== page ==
New York, June 8 – Hospitals around the world reported an influx of emergency room patients with finger and wrist injuries over the last week as a result of wringing their hands in response to the passage of five decades since Israel assumed control over territories previously held by Jordan, Egypt, and Syria.
Medical facilities in New York, Berkeley, London, Paris, and other strongholds of anti-Israel feeling in the West have experienced an marked increase in outpatient demand for orthopedic treatment of contusions and strains involving the carpals, metacarpals, phalanges, and the various connective and muscle structures of the hands since discussion of the anniversary of the 1967 Six-Day War began to take a prominent place in the media. The facilities reported that close to one hundred percent of the cases were attributed to hand-wringing by the patients over various aspects of the conflict’s lingering aftermath.
At Bellevue Hospital in Manhattan, administrators remarked on the spike in hand-wringing-related injuries, which they noted were occurring in many places at the same time. “We were prepared for this eventuality, given the buildup of media coverage over the last several months,” remarked Bellevue Assistant Emergency Room Director Dr. Libby Ruhl. “We also have had time to study the public-health trends that have been developing since discussion began months and months ago of the impending centennial of the Balfour Declaration later this year. Our medical staff and procurement staff noted the uptick, and correctly foresaw there would be such a spike.”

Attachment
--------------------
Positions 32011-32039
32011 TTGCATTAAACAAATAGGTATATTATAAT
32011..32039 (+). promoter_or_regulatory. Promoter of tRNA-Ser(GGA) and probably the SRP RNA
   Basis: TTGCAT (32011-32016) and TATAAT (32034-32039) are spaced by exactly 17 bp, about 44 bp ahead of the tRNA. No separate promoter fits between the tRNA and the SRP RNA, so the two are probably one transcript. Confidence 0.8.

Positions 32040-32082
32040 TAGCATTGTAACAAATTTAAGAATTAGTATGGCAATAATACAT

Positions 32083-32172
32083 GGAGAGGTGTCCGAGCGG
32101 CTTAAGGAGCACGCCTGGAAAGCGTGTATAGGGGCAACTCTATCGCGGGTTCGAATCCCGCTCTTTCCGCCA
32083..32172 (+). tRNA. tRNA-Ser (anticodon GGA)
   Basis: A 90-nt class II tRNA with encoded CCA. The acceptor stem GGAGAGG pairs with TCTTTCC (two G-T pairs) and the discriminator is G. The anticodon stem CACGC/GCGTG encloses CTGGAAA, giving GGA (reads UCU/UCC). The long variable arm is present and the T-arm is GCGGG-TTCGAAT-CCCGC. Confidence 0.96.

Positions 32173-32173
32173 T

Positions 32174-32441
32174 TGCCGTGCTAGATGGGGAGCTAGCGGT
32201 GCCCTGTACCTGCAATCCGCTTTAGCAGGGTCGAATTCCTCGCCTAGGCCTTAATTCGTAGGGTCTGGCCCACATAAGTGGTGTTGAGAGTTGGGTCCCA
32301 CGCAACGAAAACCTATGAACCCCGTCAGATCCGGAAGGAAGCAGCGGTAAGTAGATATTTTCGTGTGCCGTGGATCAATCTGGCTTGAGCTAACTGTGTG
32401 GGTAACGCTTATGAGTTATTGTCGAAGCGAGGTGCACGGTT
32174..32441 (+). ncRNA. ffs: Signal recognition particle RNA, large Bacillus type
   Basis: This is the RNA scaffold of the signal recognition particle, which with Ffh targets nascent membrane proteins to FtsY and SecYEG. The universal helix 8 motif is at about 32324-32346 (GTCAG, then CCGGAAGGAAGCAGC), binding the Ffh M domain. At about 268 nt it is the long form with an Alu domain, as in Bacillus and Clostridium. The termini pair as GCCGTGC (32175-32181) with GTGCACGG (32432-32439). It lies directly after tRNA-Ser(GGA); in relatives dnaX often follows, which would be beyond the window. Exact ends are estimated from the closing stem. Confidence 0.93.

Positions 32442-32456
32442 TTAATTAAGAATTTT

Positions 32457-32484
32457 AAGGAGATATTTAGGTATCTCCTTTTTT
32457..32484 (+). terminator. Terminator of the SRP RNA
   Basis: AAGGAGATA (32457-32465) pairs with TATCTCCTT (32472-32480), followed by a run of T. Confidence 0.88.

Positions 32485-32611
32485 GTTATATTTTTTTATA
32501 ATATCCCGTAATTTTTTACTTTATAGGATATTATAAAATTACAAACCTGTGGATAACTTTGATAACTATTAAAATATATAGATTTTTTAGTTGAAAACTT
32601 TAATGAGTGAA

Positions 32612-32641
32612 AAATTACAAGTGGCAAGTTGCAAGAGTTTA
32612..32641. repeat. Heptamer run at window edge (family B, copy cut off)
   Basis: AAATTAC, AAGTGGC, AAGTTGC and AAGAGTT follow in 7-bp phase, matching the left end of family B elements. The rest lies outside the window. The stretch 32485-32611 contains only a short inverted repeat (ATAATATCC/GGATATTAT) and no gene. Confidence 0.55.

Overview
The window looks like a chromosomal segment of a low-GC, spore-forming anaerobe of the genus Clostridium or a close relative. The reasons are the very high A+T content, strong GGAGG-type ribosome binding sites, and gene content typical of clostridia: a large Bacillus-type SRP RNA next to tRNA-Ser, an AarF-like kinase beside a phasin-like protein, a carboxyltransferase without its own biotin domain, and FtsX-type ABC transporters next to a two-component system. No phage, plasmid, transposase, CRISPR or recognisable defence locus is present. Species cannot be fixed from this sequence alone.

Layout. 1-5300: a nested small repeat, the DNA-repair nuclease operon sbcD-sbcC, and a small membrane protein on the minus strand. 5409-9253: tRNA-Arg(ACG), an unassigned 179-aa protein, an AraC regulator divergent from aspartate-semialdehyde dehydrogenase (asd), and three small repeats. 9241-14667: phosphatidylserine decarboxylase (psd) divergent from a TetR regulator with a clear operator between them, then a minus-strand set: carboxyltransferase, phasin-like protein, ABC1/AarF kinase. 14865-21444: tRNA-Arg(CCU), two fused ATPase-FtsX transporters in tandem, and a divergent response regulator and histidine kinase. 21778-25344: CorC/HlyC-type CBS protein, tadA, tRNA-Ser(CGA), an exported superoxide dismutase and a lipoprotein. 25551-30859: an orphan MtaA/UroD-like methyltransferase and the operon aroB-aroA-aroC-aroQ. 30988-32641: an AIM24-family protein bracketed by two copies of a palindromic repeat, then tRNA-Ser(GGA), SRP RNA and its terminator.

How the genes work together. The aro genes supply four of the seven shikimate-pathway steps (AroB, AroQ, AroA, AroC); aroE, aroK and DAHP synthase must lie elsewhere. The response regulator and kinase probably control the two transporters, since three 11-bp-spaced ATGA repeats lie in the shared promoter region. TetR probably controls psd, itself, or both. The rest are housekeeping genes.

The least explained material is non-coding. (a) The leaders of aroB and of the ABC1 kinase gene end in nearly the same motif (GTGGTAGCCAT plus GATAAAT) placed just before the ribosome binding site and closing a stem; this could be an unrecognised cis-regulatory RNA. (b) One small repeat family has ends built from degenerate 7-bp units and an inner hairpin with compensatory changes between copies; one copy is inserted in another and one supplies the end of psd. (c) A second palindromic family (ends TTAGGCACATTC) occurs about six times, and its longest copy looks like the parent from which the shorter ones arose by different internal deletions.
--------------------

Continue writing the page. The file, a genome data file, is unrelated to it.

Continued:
Not all hospitals saw the wave coming. “We’re challenged,” acknowledged Dr. Dhimmi al-Sham, Director of Emergency Medicine at Saint Antoine Hospital in Paris. “While we were not exactly blindsided by the upswing in hand-wringing injuries, given the noise in the media about the Occupation™, we never expected it to reach this scale.” Dr. al-Sham observed that his hospital is much more accustomed to treating injuries stemming from people bending over backwards not to appear Islamophobic.
Treatment for hand-wringing is relatively straightforward, but time-consuming, noted Dr. Ruhl. “the patient has to be coaxed to relax his or her grip and to get a grip at the same time,” she explained. “In terms of immediate treatment, that’s a simple procedure. But symptoms will recur all the time unless the patient adopts a consistent practice of refraining such extraneous manual muscle activity. This can be facilitated by avoiding sources of stress related to the Occupation™ mania. Unfortunately, few of our patients are one-time visitors in that respect.”
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